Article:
Mr. Kohler suggested that the Crusade’s national organization might be used to communicate to the public other messages which would be useful in connection with the United States’ psychological warfare effort.

Mr. Sargeant said that if the Crusade’s national organization were really going to continue to be a force in the situation, it would be necessary to keep it busy the year around with useful projects such as film shows, publicizing the visits of foreign labor leaders, and participating in other activities relating to the international propaganda situation.

Mr. Barrett said that it was important to secure international sponsorship for the RFE broadcasts as had been done for the balloon operations.

Mr. Jackson said that the international nature of the balloon message did not add anything to its effectiveness. He said that current attempts to set up committees in France and England along the lines of NCFE were not succeeding and he doubted seriously whether that was a fruitful line of further endeavor. Mr. Jackson said that he felt the development should be toward the Munich-type of operation to Czechoslovakia where [Page 236] the program has acquired such a predominantly local coloration that the American connection is almost completely submerged. Mr. Dulles agreed that an international committee was not a workable arrangement.

Mr. Washburn said that two million dollars gross had been raised in the Crusade this year when there was a stated goal. He thought that the next Crusade need not have a specific goal and that such a change would help keep things in a low key.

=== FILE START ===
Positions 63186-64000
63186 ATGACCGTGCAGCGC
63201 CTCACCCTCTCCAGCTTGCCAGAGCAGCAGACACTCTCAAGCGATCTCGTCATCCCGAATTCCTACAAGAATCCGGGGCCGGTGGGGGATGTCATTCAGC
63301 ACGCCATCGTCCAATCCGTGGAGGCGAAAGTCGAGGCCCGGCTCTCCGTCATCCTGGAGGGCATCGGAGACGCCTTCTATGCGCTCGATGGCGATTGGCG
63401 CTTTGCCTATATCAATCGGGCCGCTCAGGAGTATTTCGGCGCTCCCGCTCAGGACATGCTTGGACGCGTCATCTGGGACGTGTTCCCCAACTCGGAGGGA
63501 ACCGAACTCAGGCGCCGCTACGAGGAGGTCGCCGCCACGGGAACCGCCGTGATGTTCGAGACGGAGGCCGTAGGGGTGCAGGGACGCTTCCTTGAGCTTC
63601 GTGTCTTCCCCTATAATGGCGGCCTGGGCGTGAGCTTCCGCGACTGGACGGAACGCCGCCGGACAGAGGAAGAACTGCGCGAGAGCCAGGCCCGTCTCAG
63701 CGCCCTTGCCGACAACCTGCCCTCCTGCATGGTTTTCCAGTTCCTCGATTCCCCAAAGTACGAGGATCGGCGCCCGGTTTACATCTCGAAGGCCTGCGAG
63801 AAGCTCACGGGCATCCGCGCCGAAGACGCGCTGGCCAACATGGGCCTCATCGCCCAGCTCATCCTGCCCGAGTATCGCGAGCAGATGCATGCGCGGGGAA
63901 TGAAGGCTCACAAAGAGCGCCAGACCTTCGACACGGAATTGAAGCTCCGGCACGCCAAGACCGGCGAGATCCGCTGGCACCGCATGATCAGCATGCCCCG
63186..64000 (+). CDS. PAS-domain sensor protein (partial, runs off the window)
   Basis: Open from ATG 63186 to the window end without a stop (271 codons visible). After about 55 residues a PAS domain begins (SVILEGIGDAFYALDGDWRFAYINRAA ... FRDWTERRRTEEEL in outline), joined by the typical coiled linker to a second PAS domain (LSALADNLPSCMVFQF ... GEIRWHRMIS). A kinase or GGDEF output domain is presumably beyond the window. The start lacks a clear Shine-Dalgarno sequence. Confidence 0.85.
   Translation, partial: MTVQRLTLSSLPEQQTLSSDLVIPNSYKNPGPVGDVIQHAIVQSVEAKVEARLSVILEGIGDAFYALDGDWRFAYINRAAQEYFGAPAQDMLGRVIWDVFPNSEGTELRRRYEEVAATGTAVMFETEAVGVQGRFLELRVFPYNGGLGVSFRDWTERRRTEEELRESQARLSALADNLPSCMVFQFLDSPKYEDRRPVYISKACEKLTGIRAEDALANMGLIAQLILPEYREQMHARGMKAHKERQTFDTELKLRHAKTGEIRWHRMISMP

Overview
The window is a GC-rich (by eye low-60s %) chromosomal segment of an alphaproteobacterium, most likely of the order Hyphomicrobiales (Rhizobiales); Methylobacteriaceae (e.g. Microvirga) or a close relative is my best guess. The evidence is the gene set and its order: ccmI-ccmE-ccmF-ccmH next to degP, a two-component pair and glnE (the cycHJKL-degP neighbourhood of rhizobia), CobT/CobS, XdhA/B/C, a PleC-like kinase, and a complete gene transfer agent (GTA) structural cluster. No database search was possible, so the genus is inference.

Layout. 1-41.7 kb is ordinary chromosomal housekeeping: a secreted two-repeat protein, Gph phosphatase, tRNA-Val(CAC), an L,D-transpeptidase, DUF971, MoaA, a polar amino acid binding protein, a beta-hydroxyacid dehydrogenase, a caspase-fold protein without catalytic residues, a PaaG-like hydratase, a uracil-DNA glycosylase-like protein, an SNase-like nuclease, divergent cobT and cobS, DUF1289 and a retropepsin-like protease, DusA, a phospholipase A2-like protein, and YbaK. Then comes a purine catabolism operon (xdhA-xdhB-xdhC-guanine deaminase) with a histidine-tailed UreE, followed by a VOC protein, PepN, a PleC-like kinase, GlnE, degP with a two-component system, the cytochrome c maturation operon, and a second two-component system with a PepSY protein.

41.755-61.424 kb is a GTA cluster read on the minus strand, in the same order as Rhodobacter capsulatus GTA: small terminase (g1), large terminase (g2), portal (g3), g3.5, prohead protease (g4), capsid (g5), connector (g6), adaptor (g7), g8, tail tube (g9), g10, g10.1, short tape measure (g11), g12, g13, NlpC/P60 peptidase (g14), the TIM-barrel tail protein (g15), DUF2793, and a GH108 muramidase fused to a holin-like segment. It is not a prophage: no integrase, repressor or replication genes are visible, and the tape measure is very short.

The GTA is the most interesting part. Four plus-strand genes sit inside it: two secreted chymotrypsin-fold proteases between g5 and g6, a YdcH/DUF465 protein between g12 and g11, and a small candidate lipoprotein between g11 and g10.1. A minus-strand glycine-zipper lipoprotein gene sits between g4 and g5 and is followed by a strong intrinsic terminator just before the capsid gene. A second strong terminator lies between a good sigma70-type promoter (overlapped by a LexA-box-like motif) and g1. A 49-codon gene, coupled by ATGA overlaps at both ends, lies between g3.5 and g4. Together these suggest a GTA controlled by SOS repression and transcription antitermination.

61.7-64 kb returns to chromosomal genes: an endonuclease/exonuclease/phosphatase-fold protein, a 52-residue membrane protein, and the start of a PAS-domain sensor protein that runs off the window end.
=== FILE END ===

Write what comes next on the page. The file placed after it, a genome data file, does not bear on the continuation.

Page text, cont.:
Mr. Kohler commented that in the 1951 Crusade, the impression was given that the combined efforts of RFE and RFA were covering the world as far as radio propaganda needs were concerned.

Mr. Sargeant said that he felt a Crusade national organization could serve a useful purpose in developing popular interest in psychological warfare and could at the same time assign tasks to local groups which would actually assist in the psychological warfare effort. He mentioned writing of letters and essay contests.

Mr. Dulles said that he hoped that the group could agree on the Crusade’s going ahead this year on a program that will be worked out in close coordination with VOA.

Mr. Jackson said that he hoped a four point decision could be reached:

That the Crusade should go ahead this year.
That it should take place in September at the earliest and not last more than two weeks.
That the Crusade national organization should proceed in the meantime with the jobs of general education on psychological warfare matters, and an explanation of VOARFE relationships.
That NCFE should collaborate with the Department of State on what should be said to local groups.

Mr. Jackson’s suggestions were discussed but there was no general agreement.

Mr. Barrett felt that agreement at this time should be limited to saying that the Crusade organization should not be disbanded, that there should be a Crusade in 1952 of a considerably lower pitched nature, and that the precise character of the 1952 Crusade should be worked out in close consultation between NCFE, CIA and State. This was agreed to by all present.

  1. Source: National Archives, RG 59, S/S–NSC Files: Lot 63 D 351, no folder title, Box 48. Top Secret; Security Information. Drafted by John Devine of the Bureau of Public Affairs on January 21.